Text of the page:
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Tips for calming down

Quick relaxation:

  • Inhale and exhale deeply 3–4 times
  • Clench your fists and then relax
  • Say ‘I am relaxing’ as you exhale
  • Imagine holding anxiety in your fists and letting it go as you unfold your fingers

The last of the tension will go away when you shake your hands.

 

Grounding

to keep you in the safety of the present- when the environment is safe, you CAN feel safe

Name 3–5 neutral things in the room that:

  • You can see (e.g. by colour or shape);
  • You can hear (e.g. the phone is ringing, a tram is passing by, the clock is ticking, someone is talking);
  • Your body is sensing (e.g. a wooden armrest, the chair underneath you, your back against the chair, your toes in the shoe).

Safe space – RELAXING WITH THE HELP OF IMAGINATION

  • Adjust your body into a comfortable position. Focus on your breathing for a moment, notice how you are breathing in and out. When you notice thoughts, look at them like clouds that are moving and that you are choosing to ignore, and focus on your breathing again. There is no need to strain.
  • Observe as your muscles (the muscles in your neck, your shoulders, your abdominal and back muscles) relax and your body calms down. Continue breathing evenly.
  • Now imagine yourself being in a place where you feel safe and calm. It can be a place from your current life or an earlier time, and it can also be an imaginary place. It is important that you associate this place with feeling safe and protected in your mind.
  • Notice the colours and the sounds, the scents.
  • Notice your emotions and experience being overcome with feelings of security and peace.
  • When your body feels safe and calm, you can add to that good feeling by gently slapping your knees with each your hands in turn; for example, left-right, left-right, for 6 times in total. This helps to store the good feeling in your corporeal memory.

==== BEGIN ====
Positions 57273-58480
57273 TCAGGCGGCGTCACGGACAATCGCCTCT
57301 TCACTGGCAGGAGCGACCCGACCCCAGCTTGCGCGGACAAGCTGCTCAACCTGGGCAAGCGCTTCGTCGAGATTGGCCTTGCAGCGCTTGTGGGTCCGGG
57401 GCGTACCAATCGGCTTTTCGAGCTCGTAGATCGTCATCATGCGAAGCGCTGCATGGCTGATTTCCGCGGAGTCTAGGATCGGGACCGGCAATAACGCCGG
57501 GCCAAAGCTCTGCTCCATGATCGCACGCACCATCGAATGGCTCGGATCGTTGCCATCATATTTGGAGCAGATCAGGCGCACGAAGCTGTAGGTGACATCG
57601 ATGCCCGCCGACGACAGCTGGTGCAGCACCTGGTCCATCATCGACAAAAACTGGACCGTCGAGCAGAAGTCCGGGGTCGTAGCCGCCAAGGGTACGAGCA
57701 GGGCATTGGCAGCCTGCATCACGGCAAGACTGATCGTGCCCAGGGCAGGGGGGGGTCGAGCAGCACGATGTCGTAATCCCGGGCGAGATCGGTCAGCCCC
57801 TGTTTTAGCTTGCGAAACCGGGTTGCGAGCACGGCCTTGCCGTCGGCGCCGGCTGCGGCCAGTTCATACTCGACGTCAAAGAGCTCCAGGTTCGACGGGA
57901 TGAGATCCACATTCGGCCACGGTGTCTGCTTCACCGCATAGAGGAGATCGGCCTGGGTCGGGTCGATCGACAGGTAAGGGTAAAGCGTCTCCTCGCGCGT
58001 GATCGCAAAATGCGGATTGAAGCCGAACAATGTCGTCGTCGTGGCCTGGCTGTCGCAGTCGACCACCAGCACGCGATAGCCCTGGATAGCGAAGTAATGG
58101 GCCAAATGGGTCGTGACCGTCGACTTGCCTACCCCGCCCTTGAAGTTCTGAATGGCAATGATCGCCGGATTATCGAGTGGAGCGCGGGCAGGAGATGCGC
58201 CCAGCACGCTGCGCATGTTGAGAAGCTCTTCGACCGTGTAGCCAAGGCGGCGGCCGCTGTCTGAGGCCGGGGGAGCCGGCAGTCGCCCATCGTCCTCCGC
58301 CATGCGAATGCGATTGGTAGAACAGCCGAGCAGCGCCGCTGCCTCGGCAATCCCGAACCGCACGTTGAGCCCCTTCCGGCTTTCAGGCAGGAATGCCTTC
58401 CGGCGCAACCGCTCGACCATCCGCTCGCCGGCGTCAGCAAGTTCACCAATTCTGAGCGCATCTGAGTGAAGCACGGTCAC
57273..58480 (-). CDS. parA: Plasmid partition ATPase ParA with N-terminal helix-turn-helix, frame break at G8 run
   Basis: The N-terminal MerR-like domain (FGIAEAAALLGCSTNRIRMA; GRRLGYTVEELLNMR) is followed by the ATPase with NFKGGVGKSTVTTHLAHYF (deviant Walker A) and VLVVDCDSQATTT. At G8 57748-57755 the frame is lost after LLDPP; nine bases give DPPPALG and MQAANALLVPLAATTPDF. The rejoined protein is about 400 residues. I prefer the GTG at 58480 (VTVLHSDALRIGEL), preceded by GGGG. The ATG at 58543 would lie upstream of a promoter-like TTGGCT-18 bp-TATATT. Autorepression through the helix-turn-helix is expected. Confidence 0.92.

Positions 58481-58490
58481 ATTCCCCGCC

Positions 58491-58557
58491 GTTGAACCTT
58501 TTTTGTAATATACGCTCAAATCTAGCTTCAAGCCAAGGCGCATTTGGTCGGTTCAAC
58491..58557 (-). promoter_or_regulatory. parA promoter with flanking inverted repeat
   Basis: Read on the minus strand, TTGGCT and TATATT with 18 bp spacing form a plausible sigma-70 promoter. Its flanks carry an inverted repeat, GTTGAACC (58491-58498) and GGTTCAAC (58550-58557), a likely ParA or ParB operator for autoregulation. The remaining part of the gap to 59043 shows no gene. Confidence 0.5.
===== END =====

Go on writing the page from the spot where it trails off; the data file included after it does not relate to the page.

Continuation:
• Finally, say to yourself ‘When I open my eyes, I will feel secure and calm.
  • Adjust your body into a comfortable position. Focus on your breathing for a moment, notice how you are breathing in and out. When you notice thoughts, look at them like clouds that are moving and that you are choosing to ignore, and focus on your breathing again. There is no need to strain.
  • Observe as your muscles (the muscles in your neck, your shoulders, your abdominal and back muscles) relax and your body calms down. Continue breathing evenly.
  • Now imagine yourself being in a place where you feel safe and calm. It can be a place from your current life or an earlier time, and it can also be an imaginary place. It is important that you associate this place with feeling safe and protected in your mind.
  • Notice the colours and the sounds, the scents.
  • Notice your emotions and experience being overcome with feelings of security and peace.
  • When your body feels safe and calm, you can add to that good feeling by gently slapping your knees with each your hands in turn; for example, left-right, left-right, for 6 times in total. This helps to store the good feeling in your corporeal memory.
  • Finally, say to yourself ‘When I open my eyes, I will feel secure and calm.’

CALMING BREATHING

  • Breathe through your nose – taking long, slow, even, quiet breaths.
  • Try to breathe with your diaphragm. The diaphragm lifts on inhalation and lowers on exhalation. Relax your chest. It does not lift or lower much. You may put one hand on your diaphragm and the other hand on your chest. That way, you can observe which area you are using to breathe. Count to four when breathing in and out.
  • It is important for the exhalation to last for at least as long as the inhalation. If you are focusing in the exhalation, it is easy to make the inhalation longer.
  • Practise for 5–10 minutes every day.

 

  • Bonus exercise. Relaxing breathing: when you breathe in, say to yourself ‘calm’, and when you breathe out, say ‘relax’.
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